University of Tasmania
LouiseWallisthesis.pdf (24.55 MB)

Learning-by-making: design-build studios at the School of Architecture at the University of Tasmania

Download (24.55 MB)
posted on 2023-05-26, 06:56 authored by Louise WallisLouise Wallis
By examining the Learning-by-Making (LBM) studios at the School of Architecture, University of Tasmania (SA UTas) the educational benefits to students of LBM are identified. LBM studios allow student groups of twenty or more to collaboratively design and build a small timber project. These types of studios have developed as a regular part of the School curriculum since 1994. In doing this study, detailed information was generated on student learning experiences and their perceptions of LBM, as previously only anecdotal evidence from lecturers in LBM and similar studios was available. The Literature Review identifies the origins of LBM studios in architectural education and its contentious relationship with higher education, the background of LBM studios in Tasmania and other similar models in North America (commonly referred to as Design/Build studios) and Australia. A surprising revelation was the absence of research examining this pedagogical model. Consequently, several methods used to evaluate education curricula were reviewed for their suitability. The Illuminative Model (a qualitative research method, using observation, questionnaire and interviews) was selected, as it provided an appropriate strategy to investigate the LBM model. It allowed the scope of the study to be progressively refined in response to new knowledge, as preliminary data was reviewed, informing the development of subsequent stages. The findings indicate that an 'average' student participating in a LBM studio, spent half of their time engaged in high-level problem solving and cognitive activities, even though LBM studios require a lot of time to be spent on repetitive motor tasks. At the same time, students' learning experiences varied and this was a consequence of the teamwork structure and students' own willingness to experiment with ideas or construction. Despite students' varying learning experiences, the majority recognised the advantages of integrating design and construction concepts (an underlying principle of LBM studios). This study contributes to the methodological discourse of evaluating architectural education and identifies a number of Schools of Architecture that employ the LBM model, thus presenting further research opportunities. This study has only begun to identify and understand the potential benefits of LBM studios for architecture students. However, importantly, it has established that students' perceptions of design and architecture alter, as they begin to appreciate the critical role that construction plays in the process of executing their ideas beyond imagining, into a built form.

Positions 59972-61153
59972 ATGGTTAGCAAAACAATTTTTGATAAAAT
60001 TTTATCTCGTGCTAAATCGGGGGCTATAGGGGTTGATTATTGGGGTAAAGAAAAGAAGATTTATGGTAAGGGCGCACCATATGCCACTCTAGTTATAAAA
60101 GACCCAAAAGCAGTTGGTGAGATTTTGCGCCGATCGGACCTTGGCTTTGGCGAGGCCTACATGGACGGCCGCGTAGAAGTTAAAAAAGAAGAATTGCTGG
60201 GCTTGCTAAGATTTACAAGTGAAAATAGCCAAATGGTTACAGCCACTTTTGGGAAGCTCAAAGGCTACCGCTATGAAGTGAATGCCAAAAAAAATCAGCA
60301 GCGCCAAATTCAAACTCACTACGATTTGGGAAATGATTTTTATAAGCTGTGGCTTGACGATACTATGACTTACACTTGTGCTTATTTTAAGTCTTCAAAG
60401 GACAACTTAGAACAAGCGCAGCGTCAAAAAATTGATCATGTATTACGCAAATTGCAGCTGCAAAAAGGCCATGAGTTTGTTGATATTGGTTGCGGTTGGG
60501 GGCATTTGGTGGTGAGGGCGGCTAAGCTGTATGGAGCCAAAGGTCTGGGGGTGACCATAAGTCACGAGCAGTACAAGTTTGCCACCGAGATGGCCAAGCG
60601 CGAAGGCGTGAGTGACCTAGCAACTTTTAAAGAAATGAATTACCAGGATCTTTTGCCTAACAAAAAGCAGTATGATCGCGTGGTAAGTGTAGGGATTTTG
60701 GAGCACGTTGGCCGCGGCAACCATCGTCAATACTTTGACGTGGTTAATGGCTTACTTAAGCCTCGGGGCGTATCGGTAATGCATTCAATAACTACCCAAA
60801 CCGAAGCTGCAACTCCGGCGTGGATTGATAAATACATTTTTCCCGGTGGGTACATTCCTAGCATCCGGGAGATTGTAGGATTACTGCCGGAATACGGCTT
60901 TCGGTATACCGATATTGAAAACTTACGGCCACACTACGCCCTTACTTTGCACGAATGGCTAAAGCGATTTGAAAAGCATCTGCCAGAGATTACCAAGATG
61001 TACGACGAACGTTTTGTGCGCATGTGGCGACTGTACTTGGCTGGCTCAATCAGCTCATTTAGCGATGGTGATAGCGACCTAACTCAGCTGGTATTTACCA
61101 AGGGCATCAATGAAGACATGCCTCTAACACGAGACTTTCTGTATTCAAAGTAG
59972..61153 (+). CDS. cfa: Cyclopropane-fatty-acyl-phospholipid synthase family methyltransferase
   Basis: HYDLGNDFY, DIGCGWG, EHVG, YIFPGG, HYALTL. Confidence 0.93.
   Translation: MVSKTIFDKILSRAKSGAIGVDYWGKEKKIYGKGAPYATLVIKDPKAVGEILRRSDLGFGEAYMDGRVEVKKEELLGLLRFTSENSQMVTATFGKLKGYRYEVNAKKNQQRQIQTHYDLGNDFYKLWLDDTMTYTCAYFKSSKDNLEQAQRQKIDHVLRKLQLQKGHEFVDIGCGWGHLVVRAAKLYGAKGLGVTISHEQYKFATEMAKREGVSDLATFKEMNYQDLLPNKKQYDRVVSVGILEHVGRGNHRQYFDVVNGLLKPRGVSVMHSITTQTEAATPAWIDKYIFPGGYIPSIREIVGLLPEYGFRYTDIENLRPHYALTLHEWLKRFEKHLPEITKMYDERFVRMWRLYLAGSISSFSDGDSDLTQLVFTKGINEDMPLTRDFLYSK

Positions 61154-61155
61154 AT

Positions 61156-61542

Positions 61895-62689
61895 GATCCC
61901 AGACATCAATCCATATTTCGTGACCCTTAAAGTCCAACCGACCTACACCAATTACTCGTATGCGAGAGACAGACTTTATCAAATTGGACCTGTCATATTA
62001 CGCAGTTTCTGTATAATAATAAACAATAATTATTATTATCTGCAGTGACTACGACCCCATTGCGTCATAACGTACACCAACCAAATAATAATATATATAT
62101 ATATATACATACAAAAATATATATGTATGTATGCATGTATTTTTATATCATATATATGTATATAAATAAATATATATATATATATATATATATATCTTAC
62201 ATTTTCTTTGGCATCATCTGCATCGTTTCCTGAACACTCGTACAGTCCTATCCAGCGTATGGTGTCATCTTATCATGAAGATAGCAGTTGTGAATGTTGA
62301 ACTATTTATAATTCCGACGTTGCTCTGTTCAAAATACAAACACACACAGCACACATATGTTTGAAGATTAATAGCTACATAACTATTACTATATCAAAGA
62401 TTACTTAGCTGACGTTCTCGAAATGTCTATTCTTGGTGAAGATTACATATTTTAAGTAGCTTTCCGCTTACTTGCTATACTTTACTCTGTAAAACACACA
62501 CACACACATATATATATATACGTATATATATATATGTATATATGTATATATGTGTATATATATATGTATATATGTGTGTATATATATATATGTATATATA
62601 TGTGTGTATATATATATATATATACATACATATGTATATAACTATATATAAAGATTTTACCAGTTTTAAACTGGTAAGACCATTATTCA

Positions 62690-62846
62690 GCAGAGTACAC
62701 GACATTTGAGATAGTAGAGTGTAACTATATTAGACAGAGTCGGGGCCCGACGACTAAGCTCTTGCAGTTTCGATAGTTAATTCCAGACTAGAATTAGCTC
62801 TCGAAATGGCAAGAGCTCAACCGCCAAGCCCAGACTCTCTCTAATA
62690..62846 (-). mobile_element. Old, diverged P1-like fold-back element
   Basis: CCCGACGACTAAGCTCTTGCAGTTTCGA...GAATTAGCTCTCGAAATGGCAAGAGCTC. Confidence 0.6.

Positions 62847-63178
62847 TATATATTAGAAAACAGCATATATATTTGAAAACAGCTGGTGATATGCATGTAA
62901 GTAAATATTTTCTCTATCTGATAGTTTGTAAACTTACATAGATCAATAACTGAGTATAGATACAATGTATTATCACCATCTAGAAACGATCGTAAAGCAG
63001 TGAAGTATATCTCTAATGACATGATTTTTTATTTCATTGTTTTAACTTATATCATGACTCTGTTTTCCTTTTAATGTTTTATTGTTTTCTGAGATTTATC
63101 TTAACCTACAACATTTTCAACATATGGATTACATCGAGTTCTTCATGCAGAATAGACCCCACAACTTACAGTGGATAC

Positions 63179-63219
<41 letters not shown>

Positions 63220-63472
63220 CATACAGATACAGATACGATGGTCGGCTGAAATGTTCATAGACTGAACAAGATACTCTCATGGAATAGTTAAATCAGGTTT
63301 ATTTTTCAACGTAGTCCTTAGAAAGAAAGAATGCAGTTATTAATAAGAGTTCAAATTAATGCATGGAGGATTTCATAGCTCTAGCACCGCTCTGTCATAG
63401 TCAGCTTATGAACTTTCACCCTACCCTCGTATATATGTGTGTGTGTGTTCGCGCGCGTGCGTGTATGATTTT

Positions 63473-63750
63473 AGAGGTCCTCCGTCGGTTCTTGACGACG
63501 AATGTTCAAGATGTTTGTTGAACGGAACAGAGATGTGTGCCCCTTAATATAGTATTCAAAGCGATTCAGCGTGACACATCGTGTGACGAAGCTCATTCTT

Publication status

  • Unpublished

Rights statement

Copyright 2005 the author

Repository Status

  • Open

Usage metrics

    Thesis collection


    No categories selected


    Ref. manager